Director, Centre for the Study of War, State and Society, University of Exeter
As the UN warns of an impending humanitarian disaster in the Central African Republic (CAR), what should we make of France’s recent back-to-back interventions in sub-Saharan Africa? Is there an echo in this of the clientalist politics pursued by France in Africa in the years after formal decolonization?
François Hollande, a Socialist president flagging in domestic opinion polls as France languishes in recession, has been credited with exceptional decisiveness in international affairs. The French President’s willingness to restore France’s role as a global policeman became apparent soon after he took office. He lent unflinching support to the overthrow of Colonel Gaddafi, for which France, like Britain, contributed combat aircraft (although maintaining their strike capability was substantially down to the Americans). He made no secret of his disappointment at the successive refusals of London and Washington to endorse missile strikes against President Assad’s Syrian regime in the aftermath of its proven chemical weapons attacks. And French nuclear negotiators among the team that concluded November’s transitional deal with Iran were, it transpires, especially hawkish over monitoring and inspection regimes.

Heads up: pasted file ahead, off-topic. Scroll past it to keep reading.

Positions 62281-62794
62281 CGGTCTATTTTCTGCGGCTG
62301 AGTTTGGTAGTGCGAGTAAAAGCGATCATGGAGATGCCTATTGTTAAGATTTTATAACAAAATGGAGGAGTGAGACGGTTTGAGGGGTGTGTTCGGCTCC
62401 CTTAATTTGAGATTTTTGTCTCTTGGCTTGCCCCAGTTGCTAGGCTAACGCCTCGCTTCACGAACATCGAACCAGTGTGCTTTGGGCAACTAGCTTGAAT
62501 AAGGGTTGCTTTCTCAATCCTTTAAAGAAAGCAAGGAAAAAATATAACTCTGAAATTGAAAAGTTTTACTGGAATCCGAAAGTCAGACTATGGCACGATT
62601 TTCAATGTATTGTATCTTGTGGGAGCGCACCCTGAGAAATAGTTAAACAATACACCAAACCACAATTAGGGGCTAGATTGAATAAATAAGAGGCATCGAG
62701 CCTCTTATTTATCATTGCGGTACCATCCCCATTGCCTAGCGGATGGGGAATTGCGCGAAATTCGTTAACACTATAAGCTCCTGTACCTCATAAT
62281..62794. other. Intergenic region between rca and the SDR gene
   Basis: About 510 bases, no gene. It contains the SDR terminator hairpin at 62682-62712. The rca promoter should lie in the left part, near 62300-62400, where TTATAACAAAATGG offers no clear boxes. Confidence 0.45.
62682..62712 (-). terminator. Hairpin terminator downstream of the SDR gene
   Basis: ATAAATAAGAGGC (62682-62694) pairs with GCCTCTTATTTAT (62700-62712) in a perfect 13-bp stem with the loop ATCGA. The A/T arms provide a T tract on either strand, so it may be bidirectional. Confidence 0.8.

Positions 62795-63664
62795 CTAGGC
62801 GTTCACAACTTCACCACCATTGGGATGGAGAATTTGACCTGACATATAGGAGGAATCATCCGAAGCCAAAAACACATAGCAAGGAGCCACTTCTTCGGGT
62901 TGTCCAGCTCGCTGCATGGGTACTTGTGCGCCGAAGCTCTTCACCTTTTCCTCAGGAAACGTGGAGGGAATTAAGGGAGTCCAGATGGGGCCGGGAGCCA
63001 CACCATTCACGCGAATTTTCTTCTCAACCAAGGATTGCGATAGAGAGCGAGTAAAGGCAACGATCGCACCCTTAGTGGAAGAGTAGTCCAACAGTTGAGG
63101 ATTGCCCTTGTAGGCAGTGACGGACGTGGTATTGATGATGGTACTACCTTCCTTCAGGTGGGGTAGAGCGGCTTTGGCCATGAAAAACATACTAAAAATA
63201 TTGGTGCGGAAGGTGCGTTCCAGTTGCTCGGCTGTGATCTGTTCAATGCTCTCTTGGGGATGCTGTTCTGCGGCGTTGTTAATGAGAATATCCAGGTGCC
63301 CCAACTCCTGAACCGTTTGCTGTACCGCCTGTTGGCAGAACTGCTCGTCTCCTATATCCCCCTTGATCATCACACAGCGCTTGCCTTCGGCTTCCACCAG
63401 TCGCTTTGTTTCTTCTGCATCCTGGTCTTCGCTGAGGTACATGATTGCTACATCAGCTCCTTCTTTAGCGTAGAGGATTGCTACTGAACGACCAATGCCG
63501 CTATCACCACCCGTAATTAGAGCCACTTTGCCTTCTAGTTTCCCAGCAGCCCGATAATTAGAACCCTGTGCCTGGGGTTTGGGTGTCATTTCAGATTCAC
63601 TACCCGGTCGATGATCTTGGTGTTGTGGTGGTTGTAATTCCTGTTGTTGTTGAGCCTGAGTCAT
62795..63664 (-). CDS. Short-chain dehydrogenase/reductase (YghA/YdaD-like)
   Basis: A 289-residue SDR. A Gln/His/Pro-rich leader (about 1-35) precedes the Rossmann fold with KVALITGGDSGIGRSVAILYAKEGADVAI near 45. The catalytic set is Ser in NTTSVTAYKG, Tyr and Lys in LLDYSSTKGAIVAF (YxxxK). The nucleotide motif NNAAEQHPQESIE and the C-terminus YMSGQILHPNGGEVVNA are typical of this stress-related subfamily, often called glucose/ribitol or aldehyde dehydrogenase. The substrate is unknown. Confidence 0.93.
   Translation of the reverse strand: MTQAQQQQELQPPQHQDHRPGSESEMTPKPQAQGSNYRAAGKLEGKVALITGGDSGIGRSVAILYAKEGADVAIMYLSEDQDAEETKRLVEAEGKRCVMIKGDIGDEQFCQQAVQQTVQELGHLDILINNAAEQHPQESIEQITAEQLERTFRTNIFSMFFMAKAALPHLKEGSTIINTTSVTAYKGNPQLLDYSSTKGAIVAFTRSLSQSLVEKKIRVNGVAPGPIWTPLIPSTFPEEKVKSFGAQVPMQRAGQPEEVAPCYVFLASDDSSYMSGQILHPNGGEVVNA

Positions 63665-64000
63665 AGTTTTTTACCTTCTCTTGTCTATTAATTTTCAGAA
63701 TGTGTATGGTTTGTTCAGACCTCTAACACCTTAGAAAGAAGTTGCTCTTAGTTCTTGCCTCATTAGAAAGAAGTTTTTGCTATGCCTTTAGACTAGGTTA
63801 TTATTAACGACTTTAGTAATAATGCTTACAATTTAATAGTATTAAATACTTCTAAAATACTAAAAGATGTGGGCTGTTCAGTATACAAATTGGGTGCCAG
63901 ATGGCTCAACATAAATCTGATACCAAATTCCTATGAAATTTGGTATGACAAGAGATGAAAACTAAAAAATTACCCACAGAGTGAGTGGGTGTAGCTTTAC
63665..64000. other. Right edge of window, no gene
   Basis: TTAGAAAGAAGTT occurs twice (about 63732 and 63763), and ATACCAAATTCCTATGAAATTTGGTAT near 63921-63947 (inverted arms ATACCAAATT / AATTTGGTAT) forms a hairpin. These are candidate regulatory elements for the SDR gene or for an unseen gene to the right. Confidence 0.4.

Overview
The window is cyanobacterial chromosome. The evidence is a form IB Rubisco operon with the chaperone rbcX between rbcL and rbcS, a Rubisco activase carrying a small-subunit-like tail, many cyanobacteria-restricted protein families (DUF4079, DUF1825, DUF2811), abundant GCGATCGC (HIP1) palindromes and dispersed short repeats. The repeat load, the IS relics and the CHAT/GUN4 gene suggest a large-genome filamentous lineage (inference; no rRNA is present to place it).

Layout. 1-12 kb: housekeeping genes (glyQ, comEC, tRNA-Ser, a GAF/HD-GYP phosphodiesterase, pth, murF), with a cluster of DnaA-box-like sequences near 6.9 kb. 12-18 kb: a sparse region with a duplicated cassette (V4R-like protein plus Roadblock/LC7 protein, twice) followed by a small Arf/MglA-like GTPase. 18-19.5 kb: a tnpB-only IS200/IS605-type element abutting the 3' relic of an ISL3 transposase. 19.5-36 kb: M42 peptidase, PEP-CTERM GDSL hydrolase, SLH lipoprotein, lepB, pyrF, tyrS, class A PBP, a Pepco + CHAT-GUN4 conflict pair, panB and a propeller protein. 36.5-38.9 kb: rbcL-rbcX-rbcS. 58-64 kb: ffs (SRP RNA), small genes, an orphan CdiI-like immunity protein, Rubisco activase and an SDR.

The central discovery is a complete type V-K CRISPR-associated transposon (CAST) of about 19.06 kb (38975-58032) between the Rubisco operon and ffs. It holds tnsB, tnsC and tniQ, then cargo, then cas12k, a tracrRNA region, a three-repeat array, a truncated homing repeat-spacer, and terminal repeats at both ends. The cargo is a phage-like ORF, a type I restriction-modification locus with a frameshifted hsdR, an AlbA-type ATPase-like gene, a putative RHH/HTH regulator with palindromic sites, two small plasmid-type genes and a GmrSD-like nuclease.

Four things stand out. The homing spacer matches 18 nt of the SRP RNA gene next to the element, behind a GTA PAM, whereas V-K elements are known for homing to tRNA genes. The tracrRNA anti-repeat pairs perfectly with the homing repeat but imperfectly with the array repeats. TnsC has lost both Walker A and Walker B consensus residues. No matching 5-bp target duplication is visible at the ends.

But it is in black Africa that the Hollande style has registered strongest.
The 4,500 troops deployed to Mali on his command in January 2013 appeared to accomplish their core objectives in quick time. From its inception, the president insisted that France’s intervention was humanitarian, inspired by the wish to curb terrorism throughout Mali’s disputed northern towns. The threatened takeover of the country by the northern-based Islamists of Anṣār ad-Dīn (‘Defenders of the Faith’) was first averted by a military cordon thrown around the strategically vital airport at Sévaré before the rebels’ southerly progress was thrown into reverse by airstrikes and a military advance on Konna, Gao and the pre-Saharan gateway city of Timbuktu.
The cultural and political complexities of Mali’s ethnic politics soon conspired against the rapid withdrawal for which Hollande’s government hoped. A Malian Army coup led by Amadou Sanogo in April 2012 was eventually reversed with the restoration of civilian government in the capital Bamako in November 2013.
But the deeper problem of ethnic strife remains substantially unresolved.
A ceasefire and sporadic talks with the ethnic Tuareg leadership of the National Movement for the Liberation of Azawad (MNLA in French), broke down in September. It was the MNLA’s separatist insurgency in Mali’s northern districts that widened the political space for Anṣār ad-Dīn’s violent pursuit of Sharia. And the original December 2012 UN resolution that provided the legal apparatus for French intervention envisaged a multilateral African peacekeeping mission, rather than the unilateral French peace enforcement operation that actually took place.
For all that, the prospect of Mali’s break-up seems, for now, to have been averted.
More recently, Hollande signed off on another military intervention. Operation ‘Sangaris’, named after a distinctive red butterfly, heralded the dispatch of the first in two waves of troops to the Central African Republic on 30 November 2013. A more limited and, we are assured, a transitory, deployment, Sangaris has thus far involved fewer troops.